HuffPo has released a new interview with Hugh Jackman, in which he discusses his big three movies that have been circulating in the press lately: Real Steel, Les Miserables, and The Wolverine. In this new press piece, he talks about working alongside life-size robots, the comparison between Wolverine and Charlie [Kenton], and more details on Les Mis (he confirms that he’s not yet positive whether or not Anne Hathaway will be in the picture). Check out an excerpt below and then hop over to the source to read more. It’s also been added to the press archive.
What was it like to have such massive, digital co-stars?
For my particular character, he was an ex-boxer, so the only game he knows is boxing, but the only boxing game is robots, so he’s doing it, but at the same time, he kind of hates it. It’s the very thing that took away what he loves and his livelihood I suppose, and he’s doing a pretty bad job of it. Somehow, his weird belief in these robots mirrors his return to believing in himself. I like that line where I’m talking to the robot and the kid sort of echoes my line, he says, ‘You know you’re talking to a robot, right?’ It’s a sort of great moment, because we had four, nine-foot animated, animatronic robots that we were working with. And the guys that controlled them with joysticks actually built them, but they’re really more like puppeteers than anything. You cannot talk to them while they have their hand on that joystick, they’re fully in that mode. If you watch the background of a movie, you’ll see them interacting, the robots’ heads are moving responding to conversations, they really did an amazing job.
Because you think of the robots as humans, it’s almost cruel to run them through these terrible fights.
Yeah, you’re right. It’s funny because my kids kept saying, ‘Is he alright? Is Adam going to be okay?’ He gets so pounded, and the design of those robots I think is ingenius, the way they did the scars on the front of their face plates, it looks faintly like maybe a mouth, and those eyes seem to have a soul to them. I know what you mean, I really kind of feel for that robot. When we tested the movie, it tested kind of through the roof. There’s three sort of main characters; there’s me, there’s Max and there’s Atom. And all three, including the robot, scored kind of in the same region. People really liked the robot.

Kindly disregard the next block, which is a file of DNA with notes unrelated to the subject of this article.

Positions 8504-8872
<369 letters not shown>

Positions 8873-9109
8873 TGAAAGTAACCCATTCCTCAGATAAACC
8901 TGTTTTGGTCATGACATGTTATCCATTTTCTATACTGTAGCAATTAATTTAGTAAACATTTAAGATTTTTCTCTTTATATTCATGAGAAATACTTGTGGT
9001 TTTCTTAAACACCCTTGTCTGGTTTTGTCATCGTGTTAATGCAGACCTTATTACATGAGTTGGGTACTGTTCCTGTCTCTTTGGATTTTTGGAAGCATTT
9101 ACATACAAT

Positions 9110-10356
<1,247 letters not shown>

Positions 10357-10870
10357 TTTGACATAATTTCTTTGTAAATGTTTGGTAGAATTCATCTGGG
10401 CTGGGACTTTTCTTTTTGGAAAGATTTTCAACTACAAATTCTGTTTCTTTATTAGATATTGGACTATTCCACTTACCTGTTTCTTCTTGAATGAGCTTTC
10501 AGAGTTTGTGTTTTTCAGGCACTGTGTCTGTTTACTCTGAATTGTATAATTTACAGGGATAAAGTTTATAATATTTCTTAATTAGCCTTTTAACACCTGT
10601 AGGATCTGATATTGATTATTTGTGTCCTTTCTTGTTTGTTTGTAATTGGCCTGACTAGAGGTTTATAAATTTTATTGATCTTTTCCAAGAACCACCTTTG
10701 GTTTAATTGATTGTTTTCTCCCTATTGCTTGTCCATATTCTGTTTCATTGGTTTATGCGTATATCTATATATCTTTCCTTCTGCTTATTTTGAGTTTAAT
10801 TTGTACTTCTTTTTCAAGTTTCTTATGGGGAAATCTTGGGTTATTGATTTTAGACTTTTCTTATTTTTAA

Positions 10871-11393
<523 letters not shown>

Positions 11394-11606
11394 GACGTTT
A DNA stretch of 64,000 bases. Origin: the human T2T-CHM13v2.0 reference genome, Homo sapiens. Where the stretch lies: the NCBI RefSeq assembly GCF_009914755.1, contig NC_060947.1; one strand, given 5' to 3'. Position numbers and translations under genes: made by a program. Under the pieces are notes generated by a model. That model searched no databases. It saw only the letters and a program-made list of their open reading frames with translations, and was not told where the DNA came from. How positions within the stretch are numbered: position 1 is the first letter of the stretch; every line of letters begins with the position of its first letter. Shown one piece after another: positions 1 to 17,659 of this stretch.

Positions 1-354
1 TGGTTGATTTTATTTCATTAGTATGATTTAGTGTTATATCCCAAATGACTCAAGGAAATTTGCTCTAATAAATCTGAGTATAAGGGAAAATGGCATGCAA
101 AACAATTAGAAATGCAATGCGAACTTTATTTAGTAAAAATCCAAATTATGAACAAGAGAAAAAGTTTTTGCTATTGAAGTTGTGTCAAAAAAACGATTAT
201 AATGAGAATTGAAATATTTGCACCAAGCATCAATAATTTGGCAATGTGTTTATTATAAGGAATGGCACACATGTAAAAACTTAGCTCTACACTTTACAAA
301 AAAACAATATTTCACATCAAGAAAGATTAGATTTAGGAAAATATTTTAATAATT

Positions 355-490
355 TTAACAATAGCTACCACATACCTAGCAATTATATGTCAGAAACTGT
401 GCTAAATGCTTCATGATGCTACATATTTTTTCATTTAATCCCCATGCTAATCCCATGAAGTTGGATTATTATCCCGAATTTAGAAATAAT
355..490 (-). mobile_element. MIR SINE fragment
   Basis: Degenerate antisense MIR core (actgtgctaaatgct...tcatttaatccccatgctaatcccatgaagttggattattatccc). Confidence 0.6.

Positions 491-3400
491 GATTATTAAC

You’re pretty good at playing a chip-on-the shoulder, angry guy. You’ve done that before; was it attractive to reprise?
This one I thought had more charm to him. He’s a bit of a hustler, he’s down and out, but he’s desperately trying to get himself out of that situation. So even though on one level, he’s sort of resigned to life, he’s always trying to hustle and move, and it felt different to me. I’ve never played a father, as well. And look, it’s a Dreamworks movie, it’s distributed on a worldwide level under Disney, and I sell my kid in the first 10 minutes of the movie; it’s not what you’d expect. And yet we still needed to make the audience be with me at the end, so that was the goal. So it was a real challenge.
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